Each season of HBO Max’s Search Party is full of unexpected turns — the season 1 finale is an all-time great twist, but season 3’s pivot to legal drama and season 4’s Misery-esque plotline were impossible to predict, given the show’s relatively simple premise. Somehow, the straightforward comedy-thriller about Dory Sief (Alia Shawkat) and her friends’ search for their missing college friend Chantal (Clare McNulty) has become a vehicle for all kinds of TV.
In its fifth and final season, all 10 episodes of which hit the streaming service in January, Search Party goes out with a hell of a bang — one that’s hard to believe until you see it for yourself.
[Ed. note: Major spoilers for the final season of Search Party follow.]
Most of Search Party season 5 is about a cult. Dory Sief, having died for 37 seconds in the previous season finale, has come to believe that she’s discovered true enlightenment. As she shares her insights on social media, she gains a passionate following and recruits other influencers to her cause. Eventually, with the help of tech mogul Tunnel Quinn, Dory sets a goal for her cult: creating a pill that will give everyone who takes it the same enlightenment she has. Unfortunately, that pill is what kicks off the honest-to-God zombie apocalypse.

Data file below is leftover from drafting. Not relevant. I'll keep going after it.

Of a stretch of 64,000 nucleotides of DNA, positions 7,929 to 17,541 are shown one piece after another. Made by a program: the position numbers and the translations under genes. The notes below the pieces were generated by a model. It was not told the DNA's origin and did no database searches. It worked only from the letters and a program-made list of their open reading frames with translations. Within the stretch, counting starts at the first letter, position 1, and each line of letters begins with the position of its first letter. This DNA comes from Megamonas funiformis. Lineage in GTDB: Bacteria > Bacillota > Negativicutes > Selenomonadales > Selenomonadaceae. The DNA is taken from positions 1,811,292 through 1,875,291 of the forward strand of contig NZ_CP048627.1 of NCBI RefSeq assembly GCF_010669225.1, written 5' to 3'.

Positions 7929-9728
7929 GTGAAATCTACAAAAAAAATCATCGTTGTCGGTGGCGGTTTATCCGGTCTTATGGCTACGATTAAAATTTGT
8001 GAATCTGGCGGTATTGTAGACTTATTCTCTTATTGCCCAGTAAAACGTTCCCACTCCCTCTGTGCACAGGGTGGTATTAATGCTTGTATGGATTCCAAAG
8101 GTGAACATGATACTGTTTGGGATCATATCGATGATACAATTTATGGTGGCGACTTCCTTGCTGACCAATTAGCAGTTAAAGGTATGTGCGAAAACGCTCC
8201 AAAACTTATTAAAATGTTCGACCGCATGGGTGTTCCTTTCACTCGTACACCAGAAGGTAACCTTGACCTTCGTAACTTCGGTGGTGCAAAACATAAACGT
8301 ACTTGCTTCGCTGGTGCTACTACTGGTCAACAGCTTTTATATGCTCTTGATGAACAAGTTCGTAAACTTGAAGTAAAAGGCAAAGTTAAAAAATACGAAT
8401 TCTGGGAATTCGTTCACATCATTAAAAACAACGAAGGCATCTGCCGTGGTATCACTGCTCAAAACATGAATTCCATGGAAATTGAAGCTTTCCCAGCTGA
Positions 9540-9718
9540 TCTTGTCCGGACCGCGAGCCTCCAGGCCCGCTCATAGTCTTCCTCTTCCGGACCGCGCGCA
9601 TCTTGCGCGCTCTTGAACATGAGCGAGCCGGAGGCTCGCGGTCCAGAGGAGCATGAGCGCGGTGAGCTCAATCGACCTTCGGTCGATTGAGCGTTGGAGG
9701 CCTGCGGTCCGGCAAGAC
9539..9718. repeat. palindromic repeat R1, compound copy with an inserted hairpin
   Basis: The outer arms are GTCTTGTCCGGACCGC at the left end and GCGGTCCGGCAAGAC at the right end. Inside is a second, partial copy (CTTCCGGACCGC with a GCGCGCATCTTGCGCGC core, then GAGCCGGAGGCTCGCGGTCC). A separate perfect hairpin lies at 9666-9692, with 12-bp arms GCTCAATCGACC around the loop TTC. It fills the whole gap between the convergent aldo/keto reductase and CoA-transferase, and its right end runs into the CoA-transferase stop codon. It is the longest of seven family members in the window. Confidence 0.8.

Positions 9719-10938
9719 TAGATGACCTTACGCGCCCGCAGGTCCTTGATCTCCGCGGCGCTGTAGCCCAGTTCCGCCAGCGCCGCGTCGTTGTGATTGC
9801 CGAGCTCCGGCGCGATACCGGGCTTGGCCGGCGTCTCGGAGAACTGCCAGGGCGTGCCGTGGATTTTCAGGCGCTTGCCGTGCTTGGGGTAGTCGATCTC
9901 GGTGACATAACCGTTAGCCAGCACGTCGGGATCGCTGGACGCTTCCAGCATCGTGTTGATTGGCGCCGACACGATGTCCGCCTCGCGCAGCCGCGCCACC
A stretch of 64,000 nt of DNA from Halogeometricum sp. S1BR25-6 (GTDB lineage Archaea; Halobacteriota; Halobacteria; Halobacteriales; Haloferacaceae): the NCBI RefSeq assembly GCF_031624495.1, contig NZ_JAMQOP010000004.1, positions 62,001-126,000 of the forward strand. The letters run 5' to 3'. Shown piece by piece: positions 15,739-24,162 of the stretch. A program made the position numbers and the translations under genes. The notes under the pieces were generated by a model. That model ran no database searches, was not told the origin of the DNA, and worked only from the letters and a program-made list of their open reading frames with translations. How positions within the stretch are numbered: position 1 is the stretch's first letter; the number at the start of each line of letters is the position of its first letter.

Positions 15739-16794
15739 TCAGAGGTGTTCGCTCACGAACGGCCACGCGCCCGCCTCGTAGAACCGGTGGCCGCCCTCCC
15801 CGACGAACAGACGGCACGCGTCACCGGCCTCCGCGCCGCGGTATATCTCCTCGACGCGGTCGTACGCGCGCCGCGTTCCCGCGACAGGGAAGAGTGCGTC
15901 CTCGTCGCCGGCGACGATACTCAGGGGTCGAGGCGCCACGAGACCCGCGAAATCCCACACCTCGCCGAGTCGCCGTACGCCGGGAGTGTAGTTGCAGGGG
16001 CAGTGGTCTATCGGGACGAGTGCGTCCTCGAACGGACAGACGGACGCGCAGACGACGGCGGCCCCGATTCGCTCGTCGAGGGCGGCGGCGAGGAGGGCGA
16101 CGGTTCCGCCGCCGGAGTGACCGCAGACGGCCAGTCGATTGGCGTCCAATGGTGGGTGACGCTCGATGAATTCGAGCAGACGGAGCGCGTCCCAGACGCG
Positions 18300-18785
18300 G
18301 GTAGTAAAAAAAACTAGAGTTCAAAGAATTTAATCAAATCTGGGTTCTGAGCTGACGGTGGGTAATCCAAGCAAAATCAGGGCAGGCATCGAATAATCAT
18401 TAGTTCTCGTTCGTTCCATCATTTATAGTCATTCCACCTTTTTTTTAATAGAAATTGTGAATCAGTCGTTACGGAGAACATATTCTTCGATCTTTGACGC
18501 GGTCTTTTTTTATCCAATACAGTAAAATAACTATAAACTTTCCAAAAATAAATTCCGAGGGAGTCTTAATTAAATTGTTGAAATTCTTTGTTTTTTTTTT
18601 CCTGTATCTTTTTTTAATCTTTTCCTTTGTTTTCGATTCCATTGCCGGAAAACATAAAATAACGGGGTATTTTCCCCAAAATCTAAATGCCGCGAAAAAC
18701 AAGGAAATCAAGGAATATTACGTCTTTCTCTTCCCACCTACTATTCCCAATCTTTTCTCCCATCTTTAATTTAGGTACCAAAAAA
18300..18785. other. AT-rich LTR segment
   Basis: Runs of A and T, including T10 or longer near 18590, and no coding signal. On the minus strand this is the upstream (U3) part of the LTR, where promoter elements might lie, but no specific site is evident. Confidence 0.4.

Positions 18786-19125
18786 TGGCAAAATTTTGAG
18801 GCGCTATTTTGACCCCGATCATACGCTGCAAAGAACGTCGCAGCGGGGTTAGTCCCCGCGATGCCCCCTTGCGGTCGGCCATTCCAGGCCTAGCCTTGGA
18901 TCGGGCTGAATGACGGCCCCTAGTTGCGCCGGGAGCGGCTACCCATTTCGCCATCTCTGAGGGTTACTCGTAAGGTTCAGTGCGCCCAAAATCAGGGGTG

There’s no walking it back, either: The world as we know it in Search Party really does end, albeit comedically. And the show’s final moments are of its cast going about life in post-apocalyptic Brooklyn. So naturally, we wanted to talk to showrunners Sarah-Violet Bliss and Charles Rogers about how Search Party ended the world.
So let’s get to it right away: When did you know you were doing a zombie apocalypse?
Sarah-Violet Bliss: In season 4, when we were thinking about potentially doing a season 5, we had thought about what it would be like for Dory to be on the other end of a near-death experience, and thinking about how then she goes on to more destruction.